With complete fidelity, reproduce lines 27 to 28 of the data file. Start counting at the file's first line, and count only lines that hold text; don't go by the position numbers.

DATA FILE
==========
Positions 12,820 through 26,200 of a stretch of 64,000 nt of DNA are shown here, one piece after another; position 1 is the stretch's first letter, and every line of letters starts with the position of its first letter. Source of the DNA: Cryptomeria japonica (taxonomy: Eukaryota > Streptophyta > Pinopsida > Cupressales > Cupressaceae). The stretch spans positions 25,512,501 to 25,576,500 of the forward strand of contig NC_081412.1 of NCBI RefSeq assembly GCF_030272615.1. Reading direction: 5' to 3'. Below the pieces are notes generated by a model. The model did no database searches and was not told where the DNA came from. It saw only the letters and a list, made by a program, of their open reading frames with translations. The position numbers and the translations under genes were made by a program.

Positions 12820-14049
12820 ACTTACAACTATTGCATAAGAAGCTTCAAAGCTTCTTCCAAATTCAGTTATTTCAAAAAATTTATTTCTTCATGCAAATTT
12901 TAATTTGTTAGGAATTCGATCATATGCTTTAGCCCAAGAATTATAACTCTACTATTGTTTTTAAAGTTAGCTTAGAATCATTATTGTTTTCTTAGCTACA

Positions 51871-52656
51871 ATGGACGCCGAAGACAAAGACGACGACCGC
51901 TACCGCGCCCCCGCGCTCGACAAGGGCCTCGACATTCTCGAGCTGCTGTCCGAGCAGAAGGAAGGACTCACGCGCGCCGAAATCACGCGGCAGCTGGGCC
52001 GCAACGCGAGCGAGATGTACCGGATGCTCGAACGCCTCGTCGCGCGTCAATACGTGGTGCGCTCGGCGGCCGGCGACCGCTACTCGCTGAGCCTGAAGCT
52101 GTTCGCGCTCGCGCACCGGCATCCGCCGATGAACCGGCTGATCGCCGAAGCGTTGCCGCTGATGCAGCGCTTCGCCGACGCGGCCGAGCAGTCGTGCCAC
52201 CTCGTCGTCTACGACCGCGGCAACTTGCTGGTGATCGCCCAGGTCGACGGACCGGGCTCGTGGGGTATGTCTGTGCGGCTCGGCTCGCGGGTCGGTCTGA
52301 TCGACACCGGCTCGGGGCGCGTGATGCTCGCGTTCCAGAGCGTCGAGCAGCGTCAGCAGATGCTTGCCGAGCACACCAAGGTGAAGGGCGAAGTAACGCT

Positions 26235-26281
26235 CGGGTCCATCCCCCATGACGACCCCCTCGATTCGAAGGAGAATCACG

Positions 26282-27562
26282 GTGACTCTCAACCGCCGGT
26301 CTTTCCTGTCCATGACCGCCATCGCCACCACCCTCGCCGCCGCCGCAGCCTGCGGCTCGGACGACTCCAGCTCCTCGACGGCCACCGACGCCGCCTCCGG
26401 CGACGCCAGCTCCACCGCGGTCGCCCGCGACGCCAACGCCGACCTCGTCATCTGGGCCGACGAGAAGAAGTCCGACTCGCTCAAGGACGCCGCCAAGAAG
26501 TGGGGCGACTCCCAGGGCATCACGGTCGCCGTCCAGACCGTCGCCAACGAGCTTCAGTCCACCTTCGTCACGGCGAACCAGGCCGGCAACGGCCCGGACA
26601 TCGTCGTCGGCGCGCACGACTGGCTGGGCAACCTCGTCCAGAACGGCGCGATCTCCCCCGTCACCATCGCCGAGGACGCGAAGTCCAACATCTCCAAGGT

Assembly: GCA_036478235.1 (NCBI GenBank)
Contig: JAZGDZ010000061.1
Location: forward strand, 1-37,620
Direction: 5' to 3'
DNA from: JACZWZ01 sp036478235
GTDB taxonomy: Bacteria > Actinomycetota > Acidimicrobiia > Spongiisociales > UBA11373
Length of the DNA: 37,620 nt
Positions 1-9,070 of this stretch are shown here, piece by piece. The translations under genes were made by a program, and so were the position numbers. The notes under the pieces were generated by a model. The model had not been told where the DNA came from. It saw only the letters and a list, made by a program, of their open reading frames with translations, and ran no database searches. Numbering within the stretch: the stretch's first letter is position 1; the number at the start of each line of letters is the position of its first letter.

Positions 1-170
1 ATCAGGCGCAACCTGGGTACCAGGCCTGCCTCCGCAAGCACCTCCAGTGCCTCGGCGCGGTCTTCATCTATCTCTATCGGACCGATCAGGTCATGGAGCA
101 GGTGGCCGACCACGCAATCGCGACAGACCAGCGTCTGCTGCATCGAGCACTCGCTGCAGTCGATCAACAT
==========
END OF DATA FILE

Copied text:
Positions 1-9,070 of this stretch are shown here, piece by piece. The translations under genes were made by a program, and so were the position numbers. The notes under the pieces were generated by a model. The model had not been told where the DNA came from. It saw only the letters and a list, made by a program, of their open reading frames with translations, and ran no database searches. Numbering within the stretch: the stretch's first letter is position 1; the number at the start of each line of letters is the position of its first letter.

Positions 1-170